Drug facility planned for South West
THE first drug rehabilitation facility in the South West could be operational by the end of the year if Harvey Shire Council approves plans to establish a therapeutic residential service in Brunswick.
Palmerston Association, a nonprofit provider of drug and alcohol services, has put an offer on Sophia College which was accepted subject to planning approval.
The association’s board will pay for the property and the Federal Government will fund the therapeutic program through the WA Primary Health Alliance.
The centre will cater for about 13 people per week.
Palmerston chief executive officer Sheila McHale said a close partnership with the Breakaway Aboriginal Corporation ensured that their service was culturally appropriate.
“While we will initially be working mostly with Aboriginal community members, our peer support service will be offered to all South West residents regardless of colour or creed,” she said.
Corporation founder and acting chief executive officer Renee Pitt said they fully supported the proposal.
“This is a service that is needed in the South West and it is all about giving people choices and hope,” she said.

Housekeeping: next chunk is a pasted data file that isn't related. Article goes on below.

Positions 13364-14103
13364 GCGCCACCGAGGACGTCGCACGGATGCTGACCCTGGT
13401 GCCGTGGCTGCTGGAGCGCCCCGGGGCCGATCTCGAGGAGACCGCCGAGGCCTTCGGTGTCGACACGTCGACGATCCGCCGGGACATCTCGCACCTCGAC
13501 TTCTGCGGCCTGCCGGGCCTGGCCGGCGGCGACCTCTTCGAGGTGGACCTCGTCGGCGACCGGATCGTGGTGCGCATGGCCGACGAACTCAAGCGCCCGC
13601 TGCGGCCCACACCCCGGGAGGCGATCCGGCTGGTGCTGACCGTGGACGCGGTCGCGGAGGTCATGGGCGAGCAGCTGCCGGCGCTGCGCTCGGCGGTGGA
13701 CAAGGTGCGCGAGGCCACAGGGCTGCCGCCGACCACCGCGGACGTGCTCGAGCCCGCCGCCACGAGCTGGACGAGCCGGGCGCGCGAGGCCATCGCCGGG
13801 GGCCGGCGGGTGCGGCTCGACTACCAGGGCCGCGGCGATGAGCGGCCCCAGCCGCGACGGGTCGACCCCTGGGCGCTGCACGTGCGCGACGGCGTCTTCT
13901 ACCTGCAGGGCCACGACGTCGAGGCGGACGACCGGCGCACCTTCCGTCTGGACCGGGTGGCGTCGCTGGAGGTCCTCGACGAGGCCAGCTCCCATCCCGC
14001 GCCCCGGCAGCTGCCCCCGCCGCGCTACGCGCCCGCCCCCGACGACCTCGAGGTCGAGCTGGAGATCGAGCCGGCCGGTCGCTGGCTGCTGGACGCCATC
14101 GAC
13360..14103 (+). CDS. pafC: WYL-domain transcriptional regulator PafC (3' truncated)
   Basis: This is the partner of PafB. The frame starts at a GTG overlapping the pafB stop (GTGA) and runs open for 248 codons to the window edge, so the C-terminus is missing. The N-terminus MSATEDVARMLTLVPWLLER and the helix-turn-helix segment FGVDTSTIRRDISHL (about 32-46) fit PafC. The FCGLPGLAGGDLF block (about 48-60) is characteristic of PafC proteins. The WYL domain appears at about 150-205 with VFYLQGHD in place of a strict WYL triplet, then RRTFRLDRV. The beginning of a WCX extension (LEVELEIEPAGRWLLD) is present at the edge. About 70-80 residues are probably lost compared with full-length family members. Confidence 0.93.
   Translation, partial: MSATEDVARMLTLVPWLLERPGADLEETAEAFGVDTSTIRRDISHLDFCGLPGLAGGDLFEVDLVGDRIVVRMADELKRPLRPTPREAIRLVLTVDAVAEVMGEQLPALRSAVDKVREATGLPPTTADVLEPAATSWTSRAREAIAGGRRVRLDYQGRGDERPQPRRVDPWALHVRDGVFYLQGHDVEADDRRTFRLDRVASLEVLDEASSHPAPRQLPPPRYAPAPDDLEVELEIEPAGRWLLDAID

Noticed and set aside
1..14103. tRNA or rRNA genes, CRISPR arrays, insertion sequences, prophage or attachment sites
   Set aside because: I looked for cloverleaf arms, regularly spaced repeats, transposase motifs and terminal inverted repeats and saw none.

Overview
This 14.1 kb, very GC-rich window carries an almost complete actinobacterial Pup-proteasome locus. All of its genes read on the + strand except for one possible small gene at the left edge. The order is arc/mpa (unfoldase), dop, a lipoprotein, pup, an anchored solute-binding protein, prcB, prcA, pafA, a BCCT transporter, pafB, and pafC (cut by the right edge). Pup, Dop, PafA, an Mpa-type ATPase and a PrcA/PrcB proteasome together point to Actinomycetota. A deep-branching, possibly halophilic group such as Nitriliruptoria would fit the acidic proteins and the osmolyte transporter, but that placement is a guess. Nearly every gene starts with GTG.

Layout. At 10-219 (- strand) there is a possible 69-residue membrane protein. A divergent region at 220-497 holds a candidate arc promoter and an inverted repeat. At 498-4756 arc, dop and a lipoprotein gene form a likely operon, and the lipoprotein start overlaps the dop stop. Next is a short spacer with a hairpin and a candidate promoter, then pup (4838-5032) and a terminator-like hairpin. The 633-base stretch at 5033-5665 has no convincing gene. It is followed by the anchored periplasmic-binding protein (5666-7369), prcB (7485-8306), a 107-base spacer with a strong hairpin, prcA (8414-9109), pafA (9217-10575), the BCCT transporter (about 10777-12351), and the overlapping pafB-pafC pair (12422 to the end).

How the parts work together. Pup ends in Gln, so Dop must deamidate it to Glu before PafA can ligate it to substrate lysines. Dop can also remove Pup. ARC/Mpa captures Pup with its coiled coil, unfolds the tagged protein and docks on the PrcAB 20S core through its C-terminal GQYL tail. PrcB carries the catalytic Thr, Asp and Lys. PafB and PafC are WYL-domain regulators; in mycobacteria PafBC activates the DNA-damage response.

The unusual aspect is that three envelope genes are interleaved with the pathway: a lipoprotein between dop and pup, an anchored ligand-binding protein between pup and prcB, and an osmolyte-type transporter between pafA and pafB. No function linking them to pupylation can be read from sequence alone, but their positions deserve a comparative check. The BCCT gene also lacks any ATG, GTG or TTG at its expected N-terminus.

Ms McHale said the organisation had responded to pleas for help.
“Meth is a big problem and at the moment the communities in the South West have no choice,” she said.
“We believe in giving people access to a facility and services and our board was concerned enough to invest in the region.
“People from the South West will be given priority and connecting with the community is a key component of the program.”
Ms McHale said the proposed therapeutic facility would not be a detox service as people determined to address addiction were already detoxed and had to undergo a strict admission process.
“We signed a Memorandum of Understanding with Palmerston in February and our focus will be on helping people reconnect with family and community and overcome problems caused by drug and alcohol misuse.
Harvey shire president Tania Jackson said the application would go to the council when it was received.
It would then be put out for public consultation if approved.
“I feel we have an opening to meet the needs of the wider community with a local facility to help people to re-establish their lives,” Cr Jackson said.
“This can be a great boost for local business and also offers employment opportunities for local people.”